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Gates: Obstructed efforts in Myanmar cost lives

Myanmar's obstruction of international efforts to help cyclone victims cost "tens of thousands of lives," Defense Secretary Robert Gates said Saturday.
Singapore Asia Security Summit
U.S. Defense Secretary Robert Gates speaks with China's Deputy Chief of the People's Liberation Army staff, Ma Xiaotian, at the opening session of the Shangri-La Dialogue security conference on Friday in Singapore.AP
/ Source: The Associated Press

Myanmar's obstruction of international efforts to help cyclone victims cost "tens of thousands of lives," Defense Secretary Robert Gates said Saturday, reflecting the widespread frustration with the military government there.

With U.S. ships off the coast of Myanmar poised to leave because they have been blocked from delivering assistance to the ravaged country, Gates said the U.S. will continue to try to get aid in. In a speech to the annual Shangri-la conference on international security, he said the U.S. has not had problems helping other countries in natural disasters while still respecting their sovereignty.

With Myanmar, he said, "the situation has been very different — at a cost of tens of thousands of lives. Many other countries besides the United States also have felt hindered in their efforts."

The growing displeasure with the Myanmar government has permeated the conference, coming up in nearly all conversations between leaders from around the world. Military officials have indicated that they are about to withdraw the U.S. Navy ships within days, since it does not appear that the Myanmar government will change its mind and allow the vessels to unload their supplies.

Comments on next president
In a wide-ranging speech, Gates also looked ahead to the next White House administration, saying the new U.S. president will inherit the worrisome issue of North Korea's nuclear ambitions but will continue America's enduring commitment to Asia.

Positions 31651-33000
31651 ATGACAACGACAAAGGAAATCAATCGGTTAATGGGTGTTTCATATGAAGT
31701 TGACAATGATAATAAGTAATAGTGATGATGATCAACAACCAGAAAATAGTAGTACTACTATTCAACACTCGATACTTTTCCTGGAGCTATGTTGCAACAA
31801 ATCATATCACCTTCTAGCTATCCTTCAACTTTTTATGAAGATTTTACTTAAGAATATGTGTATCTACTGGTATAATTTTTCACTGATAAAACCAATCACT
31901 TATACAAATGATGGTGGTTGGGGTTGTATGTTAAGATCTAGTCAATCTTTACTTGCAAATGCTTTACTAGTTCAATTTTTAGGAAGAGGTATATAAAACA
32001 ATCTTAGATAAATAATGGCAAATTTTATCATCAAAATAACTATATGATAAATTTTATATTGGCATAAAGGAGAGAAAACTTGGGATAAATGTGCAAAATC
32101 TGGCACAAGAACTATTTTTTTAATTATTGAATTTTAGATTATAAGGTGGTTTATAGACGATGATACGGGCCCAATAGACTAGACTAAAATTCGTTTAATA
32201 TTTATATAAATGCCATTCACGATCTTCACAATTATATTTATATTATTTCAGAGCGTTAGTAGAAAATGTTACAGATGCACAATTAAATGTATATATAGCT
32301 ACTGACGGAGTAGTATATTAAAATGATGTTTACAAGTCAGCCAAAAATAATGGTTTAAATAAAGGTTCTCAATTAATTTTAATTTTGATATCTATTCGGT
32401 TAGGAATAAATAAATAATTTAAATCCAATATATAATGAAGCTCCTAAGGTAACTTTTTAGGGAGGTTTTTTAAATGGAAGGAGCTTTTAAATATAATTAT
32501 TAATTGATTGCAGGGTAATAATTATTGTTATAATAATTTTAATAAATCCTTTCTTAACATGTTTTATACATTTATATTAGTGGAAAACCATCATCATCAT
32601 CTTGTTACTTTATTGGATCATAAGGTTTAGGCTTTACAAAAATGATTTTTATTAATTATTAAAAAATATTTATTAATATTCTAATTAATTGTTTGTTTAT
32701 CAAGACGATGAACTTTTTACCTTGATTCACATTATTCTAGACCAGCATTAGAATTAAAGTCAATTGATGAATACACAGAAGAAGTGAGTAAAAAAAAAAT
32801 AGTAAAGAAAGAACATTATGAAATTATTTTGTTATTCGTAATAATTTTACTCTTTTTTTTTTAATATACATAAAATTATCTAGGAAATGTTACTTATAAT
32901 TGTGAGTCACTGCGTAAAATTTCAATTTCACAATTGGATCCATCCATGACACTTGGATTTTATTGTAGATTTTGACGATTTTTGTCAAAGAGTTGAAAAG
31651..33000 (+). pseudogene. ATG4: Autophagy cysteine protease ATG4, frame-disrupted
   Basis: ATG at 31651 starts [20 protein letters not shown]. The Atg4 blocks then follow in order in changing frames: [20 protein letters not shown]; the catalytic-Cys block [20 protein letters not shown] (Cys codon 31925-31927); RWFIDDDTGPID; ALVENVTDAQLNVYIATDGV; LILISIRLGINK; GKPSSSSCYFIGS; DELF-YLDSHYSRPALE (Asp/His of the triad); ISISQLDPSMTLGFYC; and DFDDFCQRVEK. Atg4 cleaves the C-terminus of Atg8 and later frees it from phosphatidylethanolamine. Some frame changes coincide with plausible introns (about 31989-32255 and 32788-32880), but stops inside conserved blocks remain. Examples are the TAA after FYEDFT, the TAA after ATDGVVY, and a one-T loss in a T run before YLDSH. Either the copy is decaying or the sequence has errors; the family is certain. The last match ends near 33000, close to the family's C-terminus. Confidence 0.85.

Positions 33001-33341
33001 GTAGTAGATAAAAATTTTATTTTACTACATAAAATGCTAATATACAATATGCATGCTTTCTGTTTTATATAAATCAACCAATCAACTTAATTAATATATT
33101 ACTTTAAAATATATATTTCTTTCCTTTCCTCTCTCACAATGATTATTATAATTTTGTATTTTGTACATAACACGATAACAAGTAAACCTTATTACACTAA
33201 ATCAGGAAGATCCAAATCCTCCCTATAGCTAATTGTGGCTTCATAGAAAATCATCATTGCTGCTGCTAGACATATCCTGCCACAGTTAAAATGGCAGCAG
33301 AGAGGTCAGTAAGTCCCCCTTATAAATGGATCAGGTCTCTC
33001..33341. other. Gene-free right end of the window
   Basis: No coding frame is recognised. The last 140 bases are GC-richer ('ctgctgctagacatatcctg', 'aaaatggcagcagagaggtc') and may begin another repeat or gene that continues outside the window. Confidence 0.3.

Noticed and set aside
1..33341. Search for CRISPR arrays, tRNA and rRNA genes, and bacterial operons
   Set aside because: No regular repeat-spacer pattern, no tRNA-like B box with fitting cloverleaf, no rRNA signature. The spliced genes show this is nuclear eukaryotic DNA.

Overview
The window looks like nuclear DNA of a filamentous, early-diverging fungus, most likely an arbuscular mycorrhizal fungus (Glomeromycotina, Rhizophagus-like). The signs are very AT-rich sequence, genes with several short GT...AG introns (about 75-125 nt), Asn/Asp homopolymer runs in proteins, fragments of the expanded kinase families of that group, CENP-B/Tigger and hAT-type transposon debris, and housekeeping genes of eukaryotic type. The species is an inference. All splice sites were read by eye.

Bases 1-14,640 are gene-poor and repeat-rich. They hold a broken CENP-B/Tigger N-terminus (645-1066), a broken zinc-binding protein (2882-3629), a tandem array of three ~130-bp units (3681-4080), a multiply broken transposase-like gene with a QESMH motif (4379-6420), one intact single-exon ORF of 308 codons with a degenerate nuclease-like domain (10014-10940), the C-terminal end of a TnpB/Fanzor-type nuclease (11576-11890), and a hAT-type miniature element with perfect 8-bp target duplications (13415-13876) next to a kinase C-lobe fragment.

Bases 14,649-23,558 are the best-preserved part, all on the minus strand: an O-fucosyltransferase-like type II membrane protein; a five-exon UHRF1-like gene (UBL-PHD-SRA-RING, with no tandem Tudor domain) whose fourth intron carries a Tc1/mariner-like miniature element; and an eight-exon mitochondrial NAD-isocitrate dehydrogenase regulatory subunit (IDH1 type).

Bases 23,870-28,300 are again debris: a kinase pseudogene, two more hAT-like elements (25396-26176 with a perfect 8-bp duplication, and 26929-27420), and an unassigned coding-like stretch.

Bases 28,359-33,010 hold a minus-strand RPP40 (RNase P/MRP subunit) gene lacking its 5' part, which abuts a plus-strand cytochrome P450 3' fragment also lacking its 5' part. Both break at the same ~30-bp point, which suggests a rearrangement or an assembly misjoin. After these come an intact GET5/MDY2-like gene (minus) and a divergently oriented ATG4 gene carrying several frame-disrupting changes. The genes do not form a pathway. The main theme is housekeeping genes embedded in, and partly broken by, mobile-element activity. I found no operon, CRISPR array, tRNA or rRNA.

While he said he could not make specific policy predictions for the next administration, Gates told the annual Shangri-la conference on international security that there will be "no change in our drive to temper North Korea's ambitions, a policy not possible without China's valued cooperation."

And despite the often divergent views of the Republican and Democratic candidates, Gates said he is confident that the strong U.S. ties to Asia will continue "no matter which political party occupies the White House next year."

"Any speculation in the region about the United States losing interest in Asia strikes me as either preposterous, or disingenuous, or both," he said.

Friendly and warning words for China
The reference to China was one of several in a speech that sounded two distinct tones on the communist giant — at times extending a friendly hand and at others offering a subtle but somber warning.

He first noted that relations with China have improved, and that leaders have begun a series of discussions on issues to "help us understand one another better, and to avoid possible misunderstanding."

A long-sought direct telephone link between the U.S. and China has finally been established, and Gates said he used it recently to speak with the defense minister.

On the other hand, however, Gates took unmistakable jabs at China — without mentioning its name — including in calls for greater openness about military modernization in Asia.

The Pentagon in recent annual reports has criticized China for its massive military buildup, saying its motives and spending are unclear.

"We desire to work with every country in Asia to deepen our understanding of their military and defense finances, and to do so on a reciprocal basis," Gates said.

Lack of such clarity, Gates said, can lead to outright suspicion.

Nuclear fuses blunder
Gates has consistently sounded a more conciliatory tone toward China, which he visited late last year for high-level meetings with the country's leaders. Since then, however, relations have been strained by revelations in March that the U.S. military mistakenly delivered fuses for long-range missiles to Taiwan, triggering a strong protest from Beijing.

On Friday Gates declined to discuss the lengthy report he received Tuesday on the blunder and, more broadly, on the Pentagon's handling of nuclear-related materials.

Gates, who has made four major trips to Asia during his 17-month tenure as Pentagon chief, has also suggested that the U.S. — as a Pacific nation — has been a key factor in the ability of other Asian countries to grow and prosper.

And in another veiled reference to China, he said the U.S. presence in the region has opened doors and protected "common spaces on the high seas, in space and more and more in the cyber world."

U.S. officials have suspected the Chinese of trying to hack into government computers. In one instance, a number of Pentagon computers had to be taken off line for several days — but officials never openly blamed China.

Gates was scheduled to leave Singapore on Sunday and then visit defense leaders in Thailand and South Korea.